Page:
Why Black Friday (As We Know It) Is Dead

Black Friday/Cyber Monday Tell Us About 2016

It’s never too soon to begin thinking about the holiday shopping season. As more businesses are choosing to follow retail and outdoor recreation services corporation REI’s lead and “opt out” of Black Friday, brands have a unique and unprecedented opportunity to reach consumers in innovative ways.

Last year, smartphones sales generated $19.3 billion in revenue — 31 percent of total holiday purchases. However, as desktop visits converted at 2.4 times the rate of smartphone visits, it appears consumers may rely on their smartphones to research but prefer the desktop to transact.

Gordon White, general manager at The Social Client, an Acticall Sitel Group recently took time to offer insight on how brands can leverage the most popular tools/apps coming to shoppers’ smartphones this holiday season — plus, how brands can opt for a “smarter” smartphone shopping strategy to convert mobile browsers to mobile buyers.

Q: Why do retailers need to prioritize mobile as a key communication and engagement channel?

White: Reports show mobile e-commerce (m-commerce) is on track to account for half of all online sales by the year 2020 — worth nearly $250 billion annually. And while m-commerce growth has certainly contributed to a decline in foot traffic, it is also true mobile is playing an increasingly large role in-store. Initial showrooming fears have given way to strategies that use mobile to augment the in-store experience.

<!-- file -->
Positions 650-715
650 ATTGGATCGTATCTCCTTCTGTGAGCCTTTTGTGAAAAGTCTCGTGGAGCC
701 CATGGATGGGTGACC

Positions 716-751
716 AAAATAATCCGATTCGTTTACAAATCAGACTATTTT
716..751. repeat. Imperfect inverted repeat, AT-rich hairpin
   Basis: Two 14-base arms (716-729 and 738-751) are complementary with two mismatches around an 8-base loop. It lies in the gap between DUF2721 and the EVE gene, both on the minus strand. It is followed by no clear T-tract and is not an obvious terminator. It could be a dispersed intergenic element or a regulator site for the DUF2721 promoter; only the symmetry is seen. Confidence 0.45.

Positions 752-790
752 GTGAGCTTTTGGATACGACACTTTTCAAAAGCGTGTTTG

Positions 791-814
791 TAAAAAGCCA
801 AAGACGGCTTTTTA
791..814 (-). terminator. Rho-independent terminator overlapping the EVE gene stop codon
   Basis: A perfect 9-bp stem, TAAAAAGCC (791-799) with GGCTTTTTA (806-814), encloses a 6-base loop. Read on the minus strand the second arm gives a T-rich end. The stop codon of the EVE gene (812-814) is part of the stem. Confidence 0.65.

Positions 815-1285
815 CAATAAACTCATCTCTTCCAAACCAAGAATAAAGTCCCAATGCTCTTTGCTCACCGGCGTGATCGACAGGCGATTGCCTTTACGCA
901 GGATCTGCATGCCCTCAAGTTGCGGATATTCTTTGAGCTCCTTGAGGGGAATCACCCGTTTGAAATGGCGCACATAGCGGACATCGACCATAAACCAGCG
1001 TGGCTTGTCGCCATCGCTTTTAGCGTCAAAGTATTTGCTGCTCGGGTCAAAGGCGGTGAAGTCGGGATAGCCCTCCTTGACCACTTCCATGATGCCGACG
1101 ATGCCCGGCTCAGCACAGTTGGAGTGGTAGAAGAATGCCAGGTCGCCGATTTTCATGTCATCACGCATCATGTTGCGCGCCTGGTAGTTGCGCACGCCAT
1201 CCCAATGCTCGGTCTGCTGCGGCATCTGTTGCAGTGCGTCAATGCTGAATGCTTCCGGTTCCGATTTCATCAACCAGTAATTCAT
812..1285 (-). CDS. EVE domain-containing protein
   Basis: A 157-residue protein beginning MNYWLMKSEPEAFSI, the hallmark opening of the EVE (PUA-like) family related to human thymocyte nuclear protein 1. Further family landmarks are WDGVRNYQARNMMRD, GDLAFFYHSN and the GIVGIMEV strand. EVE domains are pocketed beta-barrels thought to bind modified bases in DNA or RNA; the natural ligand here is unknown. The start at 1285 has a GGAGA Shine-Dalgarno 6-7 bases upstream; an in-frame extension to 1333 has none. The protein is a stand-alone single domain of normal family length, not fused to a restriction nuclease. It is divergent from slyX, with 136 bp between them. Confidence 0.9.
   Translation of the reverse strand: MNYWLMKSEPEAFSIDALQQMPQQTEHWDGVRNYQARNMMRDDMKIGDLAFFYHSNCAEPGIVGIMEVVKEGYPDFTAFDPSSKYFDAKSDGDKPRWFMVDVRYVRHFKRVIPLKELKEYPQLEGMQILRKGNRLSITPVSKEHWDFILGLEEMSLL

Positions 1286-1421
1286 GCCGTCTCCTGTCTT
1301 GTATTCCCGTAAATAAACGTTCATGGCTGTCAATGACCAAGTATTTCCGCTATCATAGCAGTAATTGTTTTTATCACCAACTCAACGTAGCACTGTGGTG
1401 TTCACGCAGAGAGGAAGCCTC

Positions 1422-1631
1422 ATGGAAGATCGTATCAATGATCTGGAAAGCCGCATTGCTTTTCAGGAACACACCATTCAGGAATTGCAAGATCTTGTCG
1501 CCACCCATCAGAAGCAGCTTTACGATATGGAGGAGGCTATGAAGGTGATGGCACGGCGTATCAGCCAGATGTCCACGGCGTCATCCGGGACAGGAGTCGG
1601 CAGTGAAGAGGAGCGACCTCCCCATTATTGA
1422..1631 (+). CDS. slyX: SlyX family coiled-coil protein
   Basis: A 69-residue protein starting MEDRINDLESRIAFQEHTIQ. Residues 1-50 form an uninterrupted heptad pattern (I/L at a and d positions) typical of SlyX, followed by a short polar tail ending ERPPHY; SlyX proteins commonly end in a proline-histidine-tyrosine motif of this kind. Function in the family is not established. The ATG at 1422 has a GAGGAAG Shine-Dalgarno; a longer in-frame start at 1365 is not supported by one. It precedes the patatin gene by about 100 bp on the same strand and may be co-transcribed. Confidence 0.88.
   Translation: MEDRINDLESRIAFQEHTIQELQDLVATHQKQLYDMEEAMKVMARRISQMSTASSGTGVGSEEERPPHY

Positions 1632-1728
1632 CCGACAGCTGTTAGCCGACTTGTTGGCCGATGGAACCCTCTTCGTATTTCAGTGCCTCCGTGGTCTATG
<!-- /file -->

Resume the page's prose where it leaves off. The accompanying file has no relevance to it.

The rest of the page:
Customers that are out and about clearly expect more from mobile devices and applications while shopping in-store. Mobile, in-store experiences can help smooth out some of the things retailers aren’t doing as well today, and even introduce new experiences that help shoppers better curate and customize their trip.

Mobile engagement becomes even more important as brands — including Macy’s — report reduced staffing levels during the holidays. With that, now is the time to feed into consumers’ desire to self-serve by enabling them to digitally navigate the store on their own whether it’s quickly locating particular items, accessing inventory availability and pricing, or finding promotions and checkout easily.

If retailers want to stay competitive as we approach a more mobile future, designing and implementing a “smart” smartphone strategy ahead of the holiday season is an absolute imperative.